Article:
Background:Addicted patients present difficulties for pain management because they have another problem besides their pain. Adding adjuvants to opioid pumps to intensify quality, control other problems, lengthen analgesia, and reduce side effects has been considered in the field.
Objectives:The objective of this study was to evaluate the analgesic effects of adding clonidine, promethazine, chlorpromazine, and midazolam to morphine in patient-controlled intravenous analgesia (PCIA) in orthopedic patients with addiction problems.
Patients and Methods:90 patients with histories of substance abuse were enrolled in this randomized controlled trial. Patients were randomly divided into three groups. The first group received 20 mg of morphine sulfate +50 mg of chlorpromazine + 50 mg of promethazine +10 mg of midazolam (M20P). The second group received the first group’s regimen plus 150 micrograms of clonidine (M20PC). The third group received 40 mg of morphine sulfate (M40). A pump with a flow rate of 5 mL/h was chosen. Patients were evaluated every 12 hours, and VAS, VRS, extra opioid usage, nausea and vomiting, and sedation scores were recorded.
Results:Patients’ nausea and vomiting and sedation scores were not statistically different between the three groups. Mean VAS and VRS scores were found to be statistically lower in the M20PC group than in the other groups. Extra opioid usage between the three groups was statistically lower in the M20PC group than in the other groups. The percentage of patients satisfaction was significantly higher in the M20PC group than in the other two groups.
Conclusions:This study showed that, compared to simply increasing the dose of morphine, adding chloropromazine, promethazine, midazolam, and clinidine to morphine significantly controlled pain scores and increased treatment satisfaction in addicted patients without notable side effects.
Pain control in addicted patients has always been very challenging for pain physicians, especially in cases of acute pain in the postoperative period. Because of the unpredictability in achieving a satisfactory response to any given dose of opioid (1). All pain, whether acute or chronic, has three experiential components: the physical or nociceptive component, the affective or mood component, and the functional component. It is sometimes difficult for patients with addictive disorders and for their physicians to distinguish which aspect of the patient’s distress represents pain and which represents opioid craving (2). Acute pain is often associated with autonomic responses such as increases in blood pressure and heart rate, sweating, or skin blanching. Typically, it is accompanied by a mood state of anxiety or diminished function. Addicted individuals may have intermittently high levels of sympathetic arousal, either as a result of withdrawal or due to direct sympathetic stimulation by the drugs abused. Such sympathetic stimulation may alter nociceptive pathways and pain-inhibiting mechanisms in ways that intensify the pain experience. On the other hand, patients often fear increased pain when their usage is discontinued. Undertreatment of acute pain (3, 4) may be more common in individuals with addictive disorders (5). The reasons for this appear to be related to fears of causing or exacerbating addiction through the use of opioids. If a patient has an opioid addiction, the clinician should not consider opioid discontinuation until the acute pain situation is resolved (6). Therefore, in acute pain service for addicted patients, opioids are the mainstay of treatment, and they should be used in effective doses. Addicted patients often are experts on the drug doses they require to meet their basic dependence needs and the additional levels required to treat their acute pain.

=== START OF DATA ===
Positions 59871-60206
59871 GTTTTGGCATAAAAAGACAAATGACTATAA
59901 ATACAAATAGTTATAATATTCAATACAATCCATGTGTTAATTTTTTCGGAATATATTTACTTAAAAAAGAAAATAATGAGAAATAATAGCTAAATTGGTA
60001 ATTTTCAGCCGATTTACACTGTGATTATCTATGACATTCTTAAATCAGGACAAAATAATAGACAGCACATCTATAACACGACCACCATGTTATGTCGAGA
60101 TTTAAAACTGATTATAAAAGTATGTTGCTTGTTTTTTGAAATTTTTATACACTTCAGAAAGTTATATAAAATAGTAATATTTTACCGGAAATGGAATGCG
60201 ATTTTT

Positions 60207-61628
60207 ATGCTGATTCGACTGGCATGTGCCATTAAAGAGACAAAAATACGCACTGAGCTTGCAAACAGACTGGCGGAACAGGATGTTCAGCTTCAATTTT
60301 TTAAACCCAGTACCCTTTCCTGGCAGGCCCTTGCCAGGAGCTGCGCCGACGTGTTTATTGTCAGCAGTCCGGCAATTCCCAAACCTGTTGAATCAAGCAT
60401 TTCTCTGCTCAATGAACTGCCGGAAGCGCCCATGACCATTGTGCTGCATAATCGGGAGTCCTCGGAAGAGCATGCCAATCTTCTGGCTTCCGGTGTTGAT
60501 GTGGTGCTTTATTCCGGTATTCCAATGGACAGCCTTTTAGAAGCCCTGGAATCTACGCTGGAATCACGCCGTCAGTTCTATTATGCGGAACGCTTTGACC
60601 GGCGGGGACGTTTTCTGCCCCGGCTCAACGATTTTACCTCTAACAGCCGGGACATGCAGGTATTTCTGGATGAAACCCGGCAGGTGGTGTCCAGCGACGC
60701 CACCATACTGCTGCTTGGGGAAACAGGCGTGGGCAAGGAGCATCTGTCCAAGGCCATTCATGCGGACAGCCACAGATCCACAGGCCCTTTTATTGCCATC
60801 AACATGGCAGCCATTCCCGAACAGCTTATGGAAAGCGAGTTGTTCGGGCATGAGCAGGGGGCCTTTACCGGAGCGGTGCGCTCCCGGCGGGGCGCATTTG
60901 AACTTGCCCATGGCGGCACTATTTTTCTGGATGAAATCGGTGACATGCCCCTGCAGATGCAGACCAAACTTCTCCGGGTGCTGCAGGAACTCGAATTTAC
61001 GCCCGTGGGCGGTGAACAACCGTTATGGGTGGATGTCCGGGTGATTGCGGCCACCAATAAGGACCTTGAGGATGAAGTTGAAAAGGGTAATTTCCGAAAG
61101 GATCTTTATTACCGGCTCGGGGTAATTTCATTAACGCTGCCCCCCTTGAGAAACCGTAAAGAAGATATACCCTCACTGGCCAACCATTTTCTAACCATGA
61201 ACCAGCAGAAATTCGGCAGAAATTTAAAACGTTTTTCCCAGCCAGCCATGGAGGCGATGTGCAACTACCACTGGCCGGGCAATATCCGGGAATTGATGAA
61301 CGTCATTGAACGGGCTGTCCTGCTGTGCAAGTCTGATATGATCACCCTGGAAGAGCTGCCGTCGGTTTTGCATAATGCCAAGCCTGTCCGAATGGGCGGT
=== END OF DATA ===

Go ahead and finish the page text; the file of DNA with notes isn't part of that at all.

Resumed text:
Patient controlled analgesia (PCA) is a useful method for providing pain relief in opioid-addicted patients because their opioid requirement is often higher than average and because it helps to avoid staff–patient confrontation over analgesia. Also, the PCA bolus dose may have to be increased to achieve the desired analgesic effect.